May 12th.

RESERVOIR            LEVEL FOR 05/18/17     LEVEL FOR 05/12/17

Weiss                       563.8                   563.9
Neely Henry                 507.9                   507.9
Logan Martin                464.9                   464.7
Lay                         395.9                   395.6
Mitchell                    311.9                   311.9
Jordan                      251.3                   251.4
R.L. Harris                 793.0                   792.9
Martin                      489.6                   489.6
Smith                       510.0                   510.0
Bankhead                    254.8                   254.7
Holt                        186.6                   186.6

SOCIAL IMPACTS...

Reservoir levels are near or have reached their full summer pool
levels as a result of our spring rainfall. Although some mostly
voluntary water restrictions are still in effect many water
restrictions have been lifted by local water boards and operations
have returned to normal.

PRECIPITATION AND TEMPERATURE OUTLOOK...

Some isolated to scattered rainfall is expected across Central
Alabama today through Saturday as daytime heating helps to trigger
some summer-like convection across the area. By Saturday night and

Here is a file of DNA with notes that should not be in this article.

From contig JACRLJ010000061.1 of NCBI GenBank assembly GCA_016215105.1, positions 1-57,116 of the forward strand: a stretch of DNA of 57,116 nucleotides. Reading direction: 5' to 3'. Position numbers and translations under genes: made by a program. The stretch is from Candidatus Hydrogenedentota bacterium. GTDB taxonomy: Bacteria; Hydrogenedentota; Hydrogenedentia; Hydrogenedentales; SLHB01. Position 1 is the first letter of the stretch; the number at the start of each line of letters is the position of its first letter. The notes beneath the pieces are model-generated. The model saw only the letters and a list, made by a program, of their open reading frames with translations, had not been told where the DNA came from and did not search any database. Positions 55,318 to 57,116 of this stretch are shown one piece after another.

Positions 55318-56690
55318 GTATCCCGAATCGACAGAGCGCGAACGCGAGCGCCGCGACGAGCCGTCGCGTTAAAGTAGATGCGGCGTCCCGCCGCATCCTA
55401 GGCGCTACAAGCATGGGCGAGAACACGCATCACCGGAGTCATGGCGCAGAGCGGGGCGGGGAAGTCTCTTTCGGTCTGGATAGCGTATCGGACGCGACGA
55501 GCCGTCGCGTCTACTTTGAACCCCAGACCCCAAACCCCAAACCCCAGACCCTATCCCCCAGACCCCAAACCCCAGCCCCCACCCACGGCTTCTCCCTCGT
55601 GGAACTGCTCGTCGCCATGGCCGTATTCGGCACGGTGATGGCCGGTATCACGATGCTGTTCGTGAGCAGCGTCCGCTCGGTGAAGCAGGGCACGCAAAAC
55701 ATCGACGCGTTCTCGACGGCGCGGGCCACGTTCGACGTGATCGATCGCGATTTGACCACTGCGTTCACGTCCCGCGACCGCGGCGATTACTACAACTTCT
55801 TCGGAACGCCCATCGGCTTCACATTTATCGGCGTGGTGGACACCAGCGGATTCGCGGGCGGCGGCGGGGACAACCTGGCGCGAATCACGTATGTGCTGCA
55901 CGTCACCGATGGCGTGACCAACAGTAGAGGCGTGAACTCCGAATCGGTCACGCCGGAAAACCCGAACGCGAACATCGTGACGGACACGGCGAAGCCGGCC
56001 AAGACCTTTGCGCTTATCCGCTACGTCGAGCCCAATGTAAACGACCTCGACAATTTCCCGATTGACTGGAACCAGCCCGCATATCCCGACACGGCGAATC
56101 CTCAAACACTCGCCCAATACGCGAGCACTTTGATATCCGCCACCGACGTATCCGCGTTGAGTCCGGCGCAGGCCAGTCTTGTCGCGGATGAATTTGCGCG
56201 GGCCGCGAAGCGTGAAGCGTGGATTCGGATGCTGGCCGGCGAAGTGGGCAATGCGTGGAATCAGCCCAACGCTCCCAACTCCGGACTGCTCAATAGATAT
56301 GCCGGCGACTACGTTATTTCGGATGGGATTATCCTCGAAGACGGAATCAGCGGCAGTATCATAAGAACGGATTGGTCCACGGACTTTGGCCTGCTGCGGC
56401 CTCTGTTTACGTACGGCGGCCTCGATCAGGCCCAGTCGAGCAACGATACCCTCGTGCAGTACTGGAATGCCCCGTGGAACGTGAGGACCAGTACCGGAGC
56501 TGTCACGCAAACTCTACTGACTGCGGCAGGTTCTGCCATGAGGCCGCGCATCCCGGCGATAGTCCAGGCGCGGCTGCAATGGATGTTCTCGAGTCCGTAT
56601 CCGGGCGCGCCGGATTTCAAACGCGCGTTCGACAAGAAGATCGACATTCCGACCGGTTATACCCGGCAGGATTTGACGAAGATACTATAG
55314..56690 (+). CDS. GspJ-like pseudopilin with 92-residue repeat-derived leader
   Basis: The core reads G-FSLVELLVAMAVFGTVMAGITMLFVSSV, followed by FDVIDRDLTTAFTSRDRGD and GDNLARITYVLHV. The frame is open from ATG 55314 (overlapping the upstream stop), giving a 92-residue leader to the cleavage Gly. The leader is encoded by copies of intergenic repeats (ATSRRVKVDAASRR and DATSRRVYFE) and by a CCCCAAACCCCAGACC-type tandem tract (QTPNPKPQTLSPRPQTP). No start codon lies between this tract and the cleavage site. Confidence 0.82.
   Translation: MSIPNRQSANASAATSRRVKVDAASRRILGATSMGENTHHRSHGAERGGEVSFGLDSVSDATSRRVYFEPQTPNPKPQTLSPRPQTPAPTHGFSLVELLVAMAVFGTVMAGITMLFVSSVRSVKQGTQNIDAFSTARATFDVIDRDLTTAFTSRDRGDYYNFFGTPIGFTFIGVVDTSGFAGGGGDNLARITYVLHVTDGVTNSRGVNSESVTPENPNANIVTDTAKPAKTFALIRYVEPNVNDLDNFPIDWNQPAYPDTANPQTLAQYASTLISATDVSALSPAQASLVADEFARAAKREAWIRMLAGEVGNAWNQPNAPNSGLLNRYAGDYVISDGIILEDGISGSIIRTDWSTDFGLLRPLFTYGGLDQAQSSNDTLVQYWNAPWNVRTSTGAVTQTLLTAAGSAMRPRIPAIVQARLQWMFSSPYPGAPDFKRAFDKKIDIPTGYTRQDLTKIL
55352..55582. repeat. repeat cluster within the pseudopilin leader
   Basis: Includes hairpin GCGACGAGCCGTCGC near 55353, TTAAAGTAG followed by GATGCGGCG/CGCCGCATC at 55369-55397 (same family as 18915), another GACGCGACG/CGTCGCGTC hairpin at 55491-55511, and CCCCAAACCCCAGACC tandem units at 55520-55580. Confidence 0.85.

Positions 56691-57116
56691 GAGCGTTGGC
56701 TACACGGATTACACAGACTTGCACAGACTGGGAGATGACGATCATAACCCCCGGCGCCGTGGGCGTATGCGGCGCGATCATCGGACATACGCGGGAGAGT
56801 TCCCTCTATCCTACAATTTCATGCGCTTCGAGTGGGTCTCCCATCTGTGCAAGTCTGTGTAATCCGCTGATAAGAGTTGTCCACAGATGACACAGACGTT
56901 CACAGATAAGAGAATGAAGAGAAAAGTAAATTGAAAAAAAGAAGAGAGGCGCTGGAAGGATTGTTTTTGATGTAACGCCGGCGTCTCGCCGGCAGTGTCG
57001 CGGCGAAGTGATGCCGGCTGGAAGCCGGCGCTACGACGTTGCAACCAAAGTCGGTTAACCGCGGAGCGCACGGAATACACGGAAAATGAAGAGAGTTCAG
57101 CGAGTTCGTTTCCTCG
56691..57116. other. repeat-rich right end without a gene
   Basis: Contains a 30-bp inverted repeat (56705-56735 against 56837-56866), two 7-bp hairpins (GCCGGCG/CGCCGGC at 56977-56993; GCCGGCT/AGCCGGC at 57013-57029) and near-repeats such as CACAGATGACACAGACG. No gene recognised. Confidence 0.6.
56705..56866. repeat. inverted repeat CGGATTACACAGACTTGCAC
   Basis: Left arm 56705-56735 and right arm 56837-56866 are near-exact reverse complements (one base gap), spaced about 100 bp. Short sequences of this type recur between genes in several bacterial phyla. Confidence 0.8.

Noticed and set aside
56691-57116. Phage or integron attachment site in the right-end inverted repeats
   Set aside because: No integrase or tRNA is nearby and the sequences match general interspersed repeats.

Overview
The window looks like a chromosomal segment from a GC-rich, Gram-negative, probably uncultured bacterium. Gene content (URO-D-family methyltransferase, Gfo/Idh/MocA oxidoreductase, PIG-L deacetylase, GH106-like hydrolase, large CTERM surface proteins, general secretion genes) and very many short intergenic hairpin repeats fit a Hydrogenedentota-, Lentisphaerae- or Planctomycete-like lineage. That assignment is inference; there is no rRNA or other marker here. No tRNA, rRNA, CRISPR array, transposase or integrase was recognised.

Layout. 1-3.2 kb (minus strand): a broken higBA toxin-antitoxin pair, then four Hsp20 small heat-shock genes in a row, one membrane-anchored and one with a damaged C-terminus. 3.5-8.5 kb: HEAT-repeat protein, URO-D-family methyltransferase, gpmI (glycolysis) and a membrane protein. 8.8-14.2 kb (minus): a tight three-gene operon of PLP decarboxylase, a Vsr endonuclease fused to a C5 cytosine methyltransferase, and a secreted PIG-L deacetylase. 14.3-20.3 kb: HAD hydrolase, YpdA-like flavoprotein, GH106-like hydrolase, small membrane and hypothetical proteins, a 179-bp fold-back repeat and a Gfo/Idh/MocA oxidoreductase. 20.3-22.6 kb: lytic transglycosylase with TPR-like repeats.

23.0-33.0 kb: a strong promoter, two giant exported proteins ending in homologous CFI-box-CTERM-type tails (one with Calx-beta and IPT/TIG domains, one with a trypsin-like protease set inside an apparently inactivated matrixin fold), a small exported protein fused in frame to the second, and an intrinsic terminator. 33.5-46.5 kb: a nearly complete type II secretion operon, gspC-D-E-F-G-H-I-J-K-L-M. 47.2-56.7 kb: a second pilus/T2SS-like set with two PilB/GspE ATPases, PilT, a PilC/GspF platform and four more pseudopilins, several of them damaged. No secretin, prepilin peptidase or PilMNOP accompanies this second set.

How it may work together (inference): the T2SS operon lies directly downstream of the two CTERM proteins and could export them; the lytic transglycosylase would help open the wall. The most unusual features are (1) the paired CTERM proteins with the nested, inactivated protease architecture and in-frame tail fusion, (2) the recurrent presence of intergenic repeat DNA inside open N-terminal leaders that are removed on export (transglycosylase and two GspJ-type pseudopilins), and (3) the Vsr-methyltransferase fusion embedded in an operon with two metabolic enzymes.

Sunday the upper level high pressure system that has dominated the
area through much of this week will weaken and shift eastward with
upper level troughing developing across the area by early next week.
This will result in much higher chances for rain by Saturday night
and Sunday...with chances for additional rainfall persisting into
the first half of next week. Cumulative rainfall totals through next
Wednesday are expected to average near or a little above two inches
in many areas.

The Two Week Outlook...from May 23rd through May 31st...calls for
below normal temperatures and above normal precipitation chances.

The Longer-Range Outlook for June through August is for above normal
temperatures and equal chances for above normal... near normal or
below normal precipitation.

The latest Seasonal Drought Outlook through August indicates that
drought conditions are expected to improve with drought removal
possible in areas currently experiencing these conditions.

UPDATE STATEMENT...

The next statement will be issued around Thursday May 25th.